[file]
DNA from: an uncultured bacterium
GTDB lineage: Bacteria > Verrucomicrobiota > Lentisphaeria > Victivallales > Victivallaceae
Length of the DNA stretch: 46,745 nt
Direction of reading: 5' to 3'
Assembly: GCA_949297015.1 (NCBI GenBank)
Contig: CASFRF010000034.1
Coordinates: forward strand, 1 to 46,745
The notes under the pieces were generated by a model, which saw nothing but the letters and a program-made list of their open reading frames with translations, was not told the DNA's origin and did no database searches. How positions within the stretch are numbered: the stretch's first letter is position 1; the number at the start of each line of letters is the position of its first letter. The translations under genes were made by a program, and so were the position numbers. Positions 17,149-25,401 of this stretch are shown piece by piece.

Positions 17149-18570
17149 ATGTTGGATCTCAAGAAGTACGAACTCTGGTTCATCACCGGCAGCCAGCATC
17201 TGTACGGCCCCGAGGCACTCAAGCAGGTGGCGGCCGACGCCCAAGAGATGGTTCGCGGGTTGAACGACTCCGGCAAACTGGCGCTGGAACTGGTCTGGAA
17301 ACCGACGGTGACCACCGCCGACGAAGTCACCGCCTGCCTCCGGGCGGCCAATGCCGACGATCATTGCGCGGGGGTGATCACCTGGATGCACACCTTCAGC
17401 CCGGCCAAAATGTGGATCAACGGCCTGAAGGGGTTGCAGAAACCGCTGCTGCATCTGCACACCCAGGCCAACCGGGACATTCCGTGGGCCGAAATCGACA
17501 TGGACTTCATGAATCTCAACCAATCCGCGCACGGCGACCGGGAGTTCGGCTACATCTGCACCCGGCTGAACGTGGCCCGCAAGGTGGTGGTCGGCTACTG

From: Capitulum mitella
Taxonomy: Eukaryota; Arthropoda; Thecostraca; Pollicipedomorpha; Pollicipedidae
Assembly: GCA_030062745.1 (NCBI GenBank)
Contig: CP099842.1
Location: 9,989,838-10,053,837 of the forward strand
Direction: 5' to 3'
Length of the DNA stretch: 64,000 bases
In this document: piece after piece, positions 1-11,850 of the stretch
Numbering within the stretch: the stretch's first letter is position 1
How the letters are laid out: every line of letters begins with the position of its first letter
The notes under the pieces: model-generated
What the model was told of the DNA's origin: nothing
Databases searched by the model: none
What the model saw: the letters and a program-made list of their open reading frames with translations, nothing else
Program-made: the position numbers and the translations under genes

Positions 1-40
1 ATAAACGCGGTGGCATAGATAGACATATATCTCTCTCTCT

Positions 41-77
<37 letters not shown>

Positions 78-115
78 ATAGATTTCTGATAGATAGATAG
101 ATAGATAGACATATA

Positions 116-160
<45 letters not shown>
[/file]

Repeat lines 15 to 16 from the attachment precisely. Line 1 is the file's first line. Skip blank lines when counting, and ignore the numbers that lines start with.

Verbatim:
From: Capitulum mitella
Taxonomy: Eukaryota; Arthropoda; Thecostraca; Pollicipedomorpha; Pollicipedidae